Critical Political Ecology: The Politics of Environmental Science

By Tim Forsyth | Go to book overview

5

The coproduction of environmental knowledge and political activism
The previous chapters have summarized a variety of debates relating to the social and political influences on science. Chapter 3 described arguments in Philosophy of Science that claim scientific “laws” are not universally applicable, but instead reflect a variety of social and institutional influences on how inference is made. Chapter 4 drew largely from debates in the Sociology of Scientific Knowledge to indicate how supposed scientific “facts” about environment reflect wider social framings and discourses, which have also evolved historically. Now, in Chapter 5, we look at how these themes may be combined to identify how social change and environmental science co-evolve dynamically. The chapter will:
introduce and define the concepts of coproduction and hybridization that describe how environmental knowledge and politics co-evolve dynamically;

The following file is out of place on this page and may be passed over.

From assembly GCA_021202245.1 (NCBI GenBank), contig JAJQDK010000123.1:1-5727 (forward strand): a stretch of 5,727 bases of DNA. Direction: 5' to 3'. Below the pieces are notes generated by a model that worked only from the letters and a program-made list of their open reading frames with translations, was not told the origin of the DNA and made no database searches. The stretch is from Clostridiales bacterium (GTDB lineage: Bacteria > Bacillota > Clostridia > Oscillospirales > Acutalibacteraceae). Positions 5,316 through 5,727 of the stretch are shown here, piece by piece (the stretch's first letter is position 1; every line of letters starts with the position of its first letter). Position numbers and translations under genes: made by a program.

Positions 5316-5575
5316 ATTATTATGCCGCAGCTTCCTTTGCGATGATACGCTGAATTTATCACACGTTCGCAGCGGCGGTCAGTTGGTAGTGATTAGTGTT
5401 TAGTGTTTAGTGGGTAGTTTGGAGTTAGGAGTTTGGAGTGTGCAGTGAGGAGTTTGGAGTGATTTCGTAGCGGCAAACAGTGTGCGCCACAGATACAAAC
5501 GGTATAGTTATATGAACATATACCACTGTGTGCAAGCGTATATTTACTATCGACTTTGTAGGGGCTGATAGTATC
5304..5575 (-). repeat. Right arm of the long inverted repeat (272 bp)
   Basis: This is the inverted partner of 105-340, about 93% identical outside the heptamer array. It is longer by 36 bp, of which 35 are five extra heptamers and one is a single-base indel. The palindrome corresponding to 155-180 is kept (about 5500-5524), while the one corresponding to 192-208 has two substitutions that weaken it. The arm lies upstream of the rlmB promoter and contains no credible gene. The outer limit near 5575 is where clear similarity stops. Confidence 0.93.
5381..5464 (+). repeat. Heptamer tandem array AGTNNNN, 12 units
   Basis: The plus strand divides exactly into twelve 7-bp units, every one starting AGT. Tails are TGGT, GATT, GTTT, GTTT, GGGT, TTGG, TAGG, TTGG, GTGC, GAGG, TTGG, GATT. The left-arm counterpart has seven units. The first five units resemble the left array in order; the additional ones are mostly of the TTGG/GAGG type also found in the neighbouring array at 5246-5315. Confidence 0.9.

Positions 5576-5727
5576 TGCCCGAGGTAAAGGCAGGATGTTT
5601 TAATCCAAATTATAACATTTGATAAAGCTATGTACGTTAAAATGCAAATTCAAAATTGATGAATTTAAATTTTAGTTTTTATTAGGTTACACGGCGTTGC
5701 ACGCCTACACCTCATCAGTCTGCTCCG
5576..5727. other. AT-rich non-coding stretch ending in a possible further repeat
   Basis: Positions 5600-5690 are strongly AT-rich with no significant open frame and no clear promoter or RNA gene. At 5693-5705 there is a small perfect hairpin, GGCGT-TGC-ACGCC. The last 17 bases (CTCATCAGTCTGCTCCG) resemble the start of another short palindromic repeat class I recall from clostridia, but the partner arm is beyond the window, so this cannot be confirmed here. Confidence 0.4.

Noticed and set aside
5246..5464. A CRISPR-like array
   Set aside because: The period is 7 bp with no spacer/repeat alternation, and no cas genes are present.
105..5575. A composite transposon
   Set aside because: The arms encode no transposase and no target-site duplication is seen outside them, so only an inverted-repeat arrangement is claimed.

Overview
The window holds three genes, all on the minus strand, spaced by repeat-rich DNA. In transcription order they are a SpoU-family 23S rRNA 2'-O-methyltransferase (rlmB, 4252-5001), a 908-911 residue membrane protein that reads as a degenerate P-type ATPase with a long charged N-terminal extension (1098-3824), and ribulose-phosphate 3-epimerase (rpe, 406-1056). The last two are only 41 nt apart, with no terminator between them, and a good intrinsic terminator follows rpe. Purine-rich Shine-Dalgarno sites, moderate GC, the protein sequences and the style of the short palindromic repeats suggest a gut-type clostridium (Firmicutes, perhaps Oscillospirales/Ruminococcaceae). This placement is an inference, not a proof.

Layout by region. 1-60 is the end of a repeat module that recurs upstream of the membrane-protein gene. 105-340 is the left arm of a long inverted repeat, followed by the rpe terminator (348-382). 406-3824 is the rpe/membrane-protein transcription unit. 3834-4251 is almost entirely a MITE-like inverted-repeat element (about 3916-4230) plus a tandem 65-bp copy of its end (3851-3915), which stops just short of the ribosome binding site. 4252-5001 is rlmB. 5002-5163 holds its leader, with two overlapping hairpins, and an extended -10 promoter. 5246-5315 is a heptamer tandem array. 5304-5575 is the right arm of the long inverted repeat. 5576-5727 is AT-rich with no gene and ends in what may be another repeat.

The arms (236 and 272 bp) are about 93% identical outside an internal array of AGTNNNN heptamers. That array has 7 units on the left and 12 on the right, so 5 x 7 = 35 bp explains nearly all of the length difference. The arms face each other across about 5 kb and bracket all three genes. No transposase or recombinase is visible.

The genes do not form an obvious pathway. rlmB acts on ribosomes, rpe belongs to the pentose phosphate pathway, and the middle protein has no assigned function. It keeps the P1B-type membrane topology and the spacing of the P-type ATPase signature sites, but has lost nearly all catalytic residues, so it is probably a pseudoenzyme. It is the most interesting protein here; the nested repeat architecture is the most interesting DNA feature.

demonstrate how environmentalism, as a “new” social movement, helped shape many general beliefs and discourses about environment that have since been used to explain the causes of environmental degradation; and
illustrate how such general beliefs-when used uncritically in new contexts-may fail to acknowledge complex biophysical causes of environmental changes, or alternative framings of environmental change by people not included in the formation of the explanations.

In particular, this chapter focuses upon general beliefs such as linkages between environmental degradation and capitalism; or the association of degradation with political oppression and the “domination of nature.” The chapter does not suggest that criticisms of capitalism or social oppression are misplaced, but argues it is necessary to see how political activism linked to the criticism of capitalism or oppression has shaped beliefs about the causes of environmental degradation.

This chapter therefore helps to build a “critical” political ecology by showing how science and politics co-evolve, and by arguing that many common assumptions about environmental degradation need to be reconsidered in order to acknowledge such political influences. Chapters 6 and 7

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